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Introduction and Key


Church-State Relations and the Book of Revelation
An Introduction to The Parousia: A Careful Look at the New Testament Doctrine of the Lord's Second Coming
by James Stuart Russell (1878) // Written by
Todd Dennis, Curator




"If it could only be understood that the heaven and earth that were destined to pass away and be superseded by a  new heaven and a new earth wherein dwelleth righteousness, was the old imperfect and temporary covenant, with its sacrifices that could not take away sins, and the unbelievers of a crooked and perverse nation who not only rejected the words of Jesus and His apostles, but persecuted those who believed on Him ; and that these were destined to give place to the new, perfect and eternal covenant with a sacrifice that puts away sin, and a personal and witnessing spirit ; and that there would be "an elect race, a royal priesthood, a holy nation, a people for God's own possession," then the harmony and beauty of the Scriptures concerning these things will begin to appear, and the new heaven and the new earth, wherein dwelleth righteousness, will not seem so vague and far away." (p. 56) - Have you ever seen a longer sentence!?

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070: Clement: First Epistle of Clement

075: Baruch: Apocalypse Of Baruch

075: Barnabus: Epistle of Barnabus

090: Esdras 2 / 4 Ezra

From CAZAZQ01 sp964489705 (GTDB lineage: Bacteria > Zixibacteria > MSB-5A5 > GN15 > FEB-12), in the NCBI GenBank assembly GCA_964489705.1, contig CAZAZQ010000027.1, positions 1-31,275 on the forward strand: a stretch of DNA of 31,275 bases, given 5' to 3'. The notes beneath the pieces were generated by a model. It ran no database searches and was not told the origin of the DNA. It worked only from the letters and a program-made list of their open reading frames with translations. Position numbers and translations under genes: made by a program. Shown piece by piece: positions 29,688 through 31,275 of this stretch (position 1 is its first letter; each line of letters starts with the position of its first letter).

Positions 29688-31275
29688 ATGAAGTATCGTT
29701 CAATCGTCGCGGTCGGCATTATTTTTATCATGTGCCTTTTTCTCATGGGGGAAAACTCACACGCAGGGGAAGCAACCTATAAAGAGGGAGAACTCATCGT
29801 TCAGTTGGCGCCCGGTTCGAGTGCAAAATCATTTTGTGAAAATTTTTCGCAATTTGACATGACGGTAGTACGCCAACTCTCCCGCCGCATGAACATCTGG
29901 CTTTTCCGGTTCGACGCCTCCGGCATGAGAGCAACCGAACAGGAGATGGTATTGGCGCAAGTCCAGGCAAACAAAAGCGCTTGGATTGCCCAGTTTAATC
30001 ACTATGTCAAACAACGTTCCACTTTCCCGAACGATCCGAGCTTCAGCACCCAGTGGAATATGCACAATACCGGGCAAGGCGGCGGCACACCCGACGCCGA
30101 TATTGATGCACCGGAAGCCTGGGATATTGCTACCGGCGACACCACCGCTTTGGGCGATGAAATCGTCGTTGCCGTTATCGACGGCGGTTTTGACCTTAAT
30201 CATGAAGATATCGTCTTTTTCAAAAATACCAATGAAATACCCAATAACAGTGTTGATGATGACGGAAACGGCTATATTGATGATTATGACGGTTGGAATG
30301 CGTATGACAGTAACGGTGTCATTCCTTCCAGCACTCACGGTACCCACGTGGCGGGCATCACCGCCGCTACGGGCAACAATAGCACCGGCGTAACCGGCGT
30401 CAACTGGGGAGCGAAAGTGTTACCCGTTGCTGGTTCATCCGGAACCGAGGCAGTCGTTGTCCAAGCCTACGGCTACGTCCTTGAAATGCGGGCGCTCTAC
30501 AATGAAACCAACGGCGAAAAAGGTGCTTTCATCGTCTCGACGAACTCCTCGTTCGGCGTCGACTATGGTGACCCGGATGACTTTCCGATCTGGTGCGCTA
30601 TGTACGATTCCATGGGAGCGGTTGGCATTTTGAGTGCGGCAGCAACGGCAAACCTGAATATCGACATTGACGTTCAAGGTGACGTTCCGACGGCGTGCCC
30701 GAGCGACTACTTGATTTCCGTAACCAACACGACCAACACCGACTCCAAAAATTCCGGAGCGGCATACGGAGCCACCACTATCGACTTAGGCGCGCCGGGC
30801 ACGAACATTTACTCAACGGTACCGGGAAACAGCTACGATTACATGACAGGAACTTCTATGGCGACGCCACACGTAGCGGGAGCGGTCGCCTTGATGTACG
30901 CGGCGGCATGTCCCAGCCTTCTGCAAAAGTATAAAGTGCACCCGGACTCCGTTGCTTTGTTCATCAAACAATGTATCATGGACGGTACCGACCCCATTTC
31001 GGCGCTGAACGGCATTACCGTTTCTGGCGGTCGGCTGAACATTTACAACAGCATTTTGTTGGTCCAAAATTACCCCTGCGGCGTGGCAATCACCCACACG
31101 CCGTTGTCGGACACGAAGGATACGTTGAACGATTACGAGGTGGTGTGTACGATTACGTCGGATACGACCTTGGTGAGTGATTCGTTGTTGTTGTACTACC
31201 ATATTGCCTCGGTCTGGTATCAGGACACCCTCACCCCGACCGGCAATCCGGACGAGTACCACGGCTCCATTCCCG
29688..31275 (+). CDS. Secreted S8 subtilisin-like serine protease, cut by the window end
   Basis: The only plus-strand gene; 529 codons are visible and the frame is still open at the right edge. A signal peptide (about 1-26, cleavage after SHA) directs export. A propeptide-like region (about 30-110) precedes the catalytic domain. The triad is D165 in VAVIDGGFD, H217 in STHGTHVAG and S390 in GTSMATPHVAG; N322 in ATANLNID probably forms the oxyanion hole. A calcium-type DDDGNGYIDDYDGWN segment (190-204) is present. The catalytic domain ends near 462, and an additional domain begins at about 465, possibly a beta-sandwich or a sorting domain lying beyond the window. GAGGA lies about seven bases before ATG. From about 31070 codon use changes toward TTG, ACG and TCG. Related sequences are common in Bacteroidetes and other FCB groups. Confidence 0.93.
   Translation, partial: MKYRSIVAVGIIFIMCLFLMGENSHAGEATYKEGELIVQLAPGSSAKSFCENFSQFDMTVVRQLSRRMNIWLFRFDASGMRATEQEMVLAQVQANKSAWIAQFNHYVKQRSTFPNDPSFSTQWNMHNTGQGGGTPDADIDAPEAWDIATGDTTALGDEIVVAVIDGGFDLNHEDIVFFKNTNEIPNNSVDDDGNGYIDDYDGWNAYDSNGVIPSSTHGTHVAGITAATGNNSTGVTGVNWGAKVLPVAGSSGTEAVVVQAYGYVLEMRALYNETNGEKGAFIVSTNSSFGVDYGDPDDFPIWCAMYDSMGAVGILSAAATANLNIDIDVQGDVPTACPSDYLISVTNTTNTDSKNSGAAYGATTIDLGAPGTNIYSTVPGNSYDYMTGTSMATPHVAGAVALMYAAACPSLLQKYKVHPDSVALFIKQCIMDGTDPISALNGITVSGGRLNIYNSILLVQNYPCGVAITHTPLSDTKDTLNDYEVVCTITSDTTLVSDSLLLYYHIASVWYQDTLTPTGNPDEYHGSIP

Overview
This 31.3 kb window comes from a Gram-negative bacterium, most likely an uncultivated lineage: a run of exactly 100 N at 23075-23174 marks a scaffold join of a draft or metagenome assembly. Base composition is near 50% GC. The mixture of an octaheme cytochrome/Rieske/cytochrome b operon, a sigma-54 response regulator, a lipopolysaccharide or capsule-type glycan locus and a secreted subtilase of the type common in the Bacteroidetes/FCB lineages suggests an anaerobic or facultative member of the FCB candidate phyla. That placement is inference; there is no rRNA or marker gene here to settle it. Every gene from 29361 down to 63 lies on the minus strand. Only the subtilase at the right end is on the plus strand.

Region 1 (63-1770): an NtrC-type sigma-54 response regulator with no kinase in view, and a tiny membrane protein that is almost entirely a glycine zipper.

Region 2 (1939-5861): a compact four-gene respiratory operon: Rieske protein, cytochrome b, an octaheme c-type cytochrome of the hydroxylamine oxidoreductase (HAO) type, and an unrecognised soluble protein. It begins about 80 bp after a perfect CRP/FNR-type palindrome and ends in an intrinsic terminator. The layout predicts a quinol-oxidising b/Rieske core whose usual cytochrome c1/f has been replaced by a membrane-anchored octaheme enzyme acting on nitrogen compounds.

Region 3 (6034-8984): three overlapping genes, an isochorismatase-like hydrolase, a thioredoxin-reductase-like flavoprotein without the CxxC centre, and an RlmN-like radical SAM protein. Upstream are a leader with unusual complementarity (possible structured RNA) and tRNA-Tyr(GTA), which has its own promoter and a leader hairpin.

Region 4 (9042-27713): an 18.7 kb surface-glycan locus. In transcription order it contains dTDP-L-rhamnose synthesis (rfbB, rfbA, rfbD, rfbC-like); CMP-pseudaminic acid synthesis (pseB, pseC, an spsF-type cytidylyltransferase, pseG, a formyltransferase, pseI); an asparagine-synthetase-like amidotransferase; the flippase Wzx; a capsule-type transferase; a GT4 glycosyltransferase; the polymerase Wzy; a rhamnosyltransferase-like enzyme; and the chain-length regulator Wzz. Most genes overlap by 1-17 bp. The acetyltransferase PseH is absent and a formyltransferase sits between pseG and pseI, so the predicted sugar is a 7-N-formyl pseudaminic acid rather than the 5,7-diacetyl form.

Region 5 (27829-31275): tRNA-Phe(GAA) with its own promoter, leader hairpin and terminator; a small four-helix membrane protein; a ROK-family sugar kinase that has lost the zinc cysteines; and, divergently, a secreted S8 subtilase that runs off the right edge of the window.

100: Odes of Solomon

150: Justin: Dialogue with Trypho

150: Melito: Homily of the Pascha

175: Irenaeus: Against Heresies

175: Clement of Alexandria: Stromata

198: Tertullian: Answer to the Jews

230: Origen: The Principles | Commentary on Matthew | Commentary on John | Against Celsus

248: Cyprian: Against the Jews

260: Victorinus: Commentary on the Apocalypse "Alcasar, a Spanish Jesuit, taking a hint from Victorinus, seems to have been the first (AD 1614) to have suggested that the Apocalyptic prophecies did not extend further than to the overthrow of Paganism by Constantine."

310: Peter of Alexandria

310: Eusebius: Divine Manifestation of our Lord

312: Eusebius: Proof of the Gospel

319: Athanasius: On the Incarnation

320: Eusebius: History of the Martyrs

325: Eusebius: Ecclesiastical History

345: Aphrahat: Demonstrations

367: Athanasius: The Festal Letters

370: Hegesippus: The Ruin of Jerusalem

386: Chrysostom: Matthew and Mark

387: Chrysostom: Against the Jews

408: Jerome: Commentary on Daniel

417: Augustine: On Pelagius

426: Augustine: The City of God

428: Augustine: Harmony

420: Cassian: Conferences

600: Veronica Legend

800: Aquinas: Eternity of the World




1265: Aquinas: Catena Aurea

1543: Luther: On the Jews

1555: Calvin: Harmony on Evangelists

1556: Jewel: Scripture

1586: Douay-Rheims Bible

1598: Jerusalem's Misery ; The dolefull destruction of faire Ierusalem by Tytus, the Sonne of Vaspasian

1603: Nero : A New Tragedy

1613: Carey: The Fair Queen of Jewry

1614: Alcasar: Vestigatio arcani sensus in Apocalypsi

1654: Ussher: The Annals of the World

1658: Lightfoot: Commentary from Hebraica

1677: Crowne - The Destruction of Jerusalem

1764: Lardner: Fulfilment of our Saviour's Predictions

1776: Edwards: History of Redemption

1785: Churton: Prophecies Respecting the Destruction of Jerusalem

1801: Porteus: Our Lord's Prophecies

1802: Nisbett: The Coming of the Messiah

1805: Jortin: Remarks on Ecclesiastical History

1810: Clarke: Commentary On the Whole Bible

1816: Wilkins: Destruction of Jerusalem Related to Prophecies

1824: Galt: The Bachelor's Wife

1840: Smith: The Destruction of Jerusalem

1841: Currier: The Second Coming of Christ

1842: Bastow : A (Preterist) Bible Dictionary

1842: Stuart: Interpretation of Prophecy

1843: Lee: Dissertations on Eusebius

1845: Stuart: Commentary on Apocalypse

1849: Lee: Inquiry into Prophecy

1851: Lee: Visions of Daniel and St. John